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How Does Barstool Make Money? The Barstool Business Model In A Nutshell

Barstool, otherwise known as Barstool Sports, is an American digital media company with a core focus on pop culture and sport, founded by David Portnoy in 2003 in Massachusetts as a print publication serving the Boston metropolitan area. As an online publication, Barstool has a diverse revenue generation model, spanning from podcast, video and display advertising, betting, subscriptions, pay-per-view, and e-commerce.

Origin Story

Barstool, otherwise known as Barstool Sports, is an American digital media company with a core focus on pop culture and sport.

The company was founded by David Portnoy in 2003 in Massachusetts as a print publication serving the Boston metropolitan area. Portnoy had a desire to create a business that allowed him to pursue his passion for sports. He was also a keen gambler and noted the lack of online publications writing about gambling topics.

As a result, the original Barstool publication featured mostly gambling advertisements and fantasy sports projects. It then incorporated social commentary about men-oriented topics with the first online version appearing in 2007.

In 2016, The Chernin Group purchased a majority stake in Barstool Sports and the company headquarters moved to New York City. In 2020, the sports betting mobile app Barstool Sportsbook was launched.

In response to the COVID-19 pandemic, the company also released the Barstool Fund to provide financial support to struggling small business owners. The fund has already raised over $39 million from several significant donors including Elon Musk and NFL star Tom Brady.

Barstool revenue generation

As an online publication, Barstool has a diverse revenue generation model. As we will see below, much of is related to advertising in some shape or form.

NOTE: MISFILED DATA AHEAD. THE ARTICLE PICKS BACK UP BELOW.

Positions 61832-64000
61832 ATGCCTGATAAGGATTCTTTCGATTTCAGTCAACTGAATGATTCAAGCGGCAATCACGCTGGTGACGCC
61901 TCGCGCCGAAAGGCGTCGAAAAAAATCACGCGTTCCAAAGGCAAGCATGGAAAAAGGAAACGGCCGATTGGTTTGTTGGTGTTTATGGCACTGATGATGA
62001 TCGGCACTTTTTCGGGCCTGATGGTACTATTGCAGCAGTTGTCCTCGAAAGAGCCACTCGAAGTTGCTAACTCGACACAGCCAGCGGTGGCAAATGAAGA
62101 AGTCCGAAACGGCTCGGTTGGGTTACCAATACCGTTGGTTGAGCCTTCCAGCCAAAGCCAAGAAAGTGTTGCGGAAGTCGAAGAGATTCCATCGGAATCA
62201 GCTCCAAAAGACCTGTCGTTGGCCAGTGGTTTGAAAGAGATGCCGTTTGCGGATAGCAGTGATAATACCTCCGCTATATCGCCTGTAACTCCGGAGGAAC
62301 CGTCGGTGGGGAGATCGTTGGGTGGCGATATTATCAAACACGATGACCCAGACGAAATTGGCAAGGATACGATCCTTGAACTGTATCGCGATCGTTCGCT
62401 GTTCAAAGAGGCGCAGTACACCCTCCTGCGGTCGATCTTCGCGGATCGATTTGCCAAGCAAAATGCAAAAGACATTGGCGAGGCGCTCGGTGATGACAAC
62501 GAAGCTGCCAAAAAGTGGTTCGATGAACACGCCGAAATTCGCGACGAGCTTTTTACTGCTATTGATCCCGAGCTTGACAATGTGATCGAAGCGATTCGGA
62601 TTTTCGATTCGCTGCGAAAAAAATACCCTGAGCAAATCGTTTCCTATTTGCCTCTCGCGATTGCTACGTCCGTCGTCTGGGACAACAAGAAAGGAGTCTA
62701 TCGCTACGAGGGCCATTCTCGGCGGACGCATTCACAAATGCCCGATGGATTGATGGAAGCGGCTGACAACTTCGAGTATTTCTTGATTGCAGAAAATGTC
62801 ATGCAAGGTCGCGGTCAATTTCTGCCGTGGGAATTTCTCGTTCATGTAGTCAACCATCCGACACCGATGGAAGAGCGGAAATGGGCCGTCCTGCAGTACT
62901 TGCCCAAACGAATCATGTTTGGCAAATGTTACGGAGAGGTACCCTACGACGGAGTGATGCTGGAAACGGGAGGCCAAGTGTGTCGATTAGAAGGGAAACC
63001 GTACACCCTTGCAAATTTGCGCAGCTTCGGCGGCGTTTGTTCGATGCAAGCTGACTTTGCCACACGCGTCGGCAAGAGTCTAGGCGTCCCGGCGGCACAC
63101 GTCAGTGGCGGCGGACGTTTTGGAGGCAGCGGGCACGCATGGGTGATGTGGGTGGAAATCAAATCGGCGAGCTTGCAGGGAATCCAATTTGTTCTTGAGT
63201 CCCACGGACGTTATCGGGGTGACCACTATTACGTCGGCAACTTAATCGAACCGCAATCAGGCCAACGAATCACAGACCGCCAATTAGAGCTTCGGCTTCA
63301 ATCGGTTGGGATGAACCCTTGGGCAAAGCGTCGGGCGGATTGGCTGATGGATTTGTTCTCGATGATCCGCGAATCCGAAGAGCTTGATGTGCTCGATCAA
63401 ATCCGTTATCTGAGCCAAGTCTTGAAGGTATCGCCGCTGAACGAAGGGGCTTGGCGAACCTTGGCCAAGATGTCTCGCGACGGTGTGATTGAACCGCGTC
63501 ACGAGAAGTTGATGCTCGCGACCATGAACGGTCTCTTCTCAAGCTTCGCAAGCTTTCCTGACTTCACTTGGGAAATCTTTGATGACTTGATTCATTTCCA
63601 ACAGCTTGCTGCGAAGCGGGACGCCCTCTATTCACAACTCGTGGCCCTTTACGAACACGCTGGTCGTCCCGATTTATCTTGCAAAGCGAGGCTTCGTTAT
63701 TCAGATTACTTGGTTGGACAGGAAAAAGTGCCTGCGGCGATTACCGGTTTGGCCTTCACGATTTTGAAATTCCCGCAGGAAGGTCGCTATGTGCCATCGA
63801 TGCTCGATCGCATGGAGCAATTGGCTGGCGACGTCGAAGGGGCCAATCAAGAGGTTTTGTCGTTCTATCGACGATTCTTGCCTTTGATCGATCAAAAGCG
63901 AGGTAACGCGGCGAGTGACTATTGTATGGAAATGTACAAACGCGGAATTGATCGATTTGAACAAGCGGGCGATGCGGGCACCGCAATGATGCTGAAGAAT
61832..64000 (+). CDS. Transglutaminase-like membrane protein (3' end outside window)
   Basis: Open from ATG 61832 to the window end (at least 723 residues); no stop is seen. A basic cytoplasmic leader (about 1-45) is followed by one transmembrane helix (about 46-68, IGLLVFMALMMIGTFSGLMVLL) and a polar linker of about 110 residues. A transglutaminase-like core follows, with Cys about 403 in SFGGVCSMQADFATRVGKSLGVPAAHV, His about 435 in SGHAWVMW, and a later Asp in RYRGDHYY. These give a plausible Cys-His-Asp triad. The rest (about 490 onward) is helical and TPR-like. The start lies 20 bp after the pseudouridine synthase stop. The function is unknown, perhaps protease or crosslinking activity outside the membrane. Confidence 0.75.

Podcast advertising

Barstool podcasts represent the majority of company revenue. Advertisements are played throughout each podcast and Barstool receives a fixed fee based on how many listeners it can attract. Barstool podcasts are very popular in the United States, ranked third behind NPR (National Public Radio) and New York Times podcasts.

Video advertising

Barstool video content is also available on many different devices and platforms.

Advertisements commonly feature in these videos and the company is compensated for every impression it generates.

Display advertising

Display-ads are also prevalent on the Barstool website. However, this is unlikely to be a significant source of revenue for the company given how many users employ ad-blocking browser extensions.

Nevertheless, Barstool earns a fee for every impression.

Betting

On the aforementioned Barstool Sportsbook app, the company also earns money as a bookmaker when betters lose their money

The company charges users a commission for placing a bet. Known in betting parlance as vigorish, Barstool essentially offers less favorable odds on a single bet to ensure it wins more bets than it loses. This reduces risk and allows the company to collect more revenue.

Subscriptions

Barstool also offers a premium subscription service called Barstool Gold, giving readers access to premium content for one year ($50) or two years ($100).

Barstool Gold was made free for all users due to the coronavirus pandemic.

Pay-per-view events

Periodically, Barstool also charges users to watch pay-per-view boxing as part of the so-called Rough N’ Rowdy amateur boxing league in West Virginia. Tickets to these events are usually $19.99 per viewer.

eCommerce

The company has also developed a cult following. Colloquially known as “stoolies”, devoted fans can buy a range of merchandise from the Barstool website.

Key takeaways

  • Barstool is an American sport and digital media company founded by David Portnoy, who wanted to start a business around his love of sports and gambling.
  • Barstool generates revenue in many ways, but the bulk comes from advertising placed in its podcasts and videos.
  • Barstool also offers a subscription service giving readers access to premium content and sells a range of branded merchandise. It also manages an amateur boxing league and charges viewers via the pay-per-view model.

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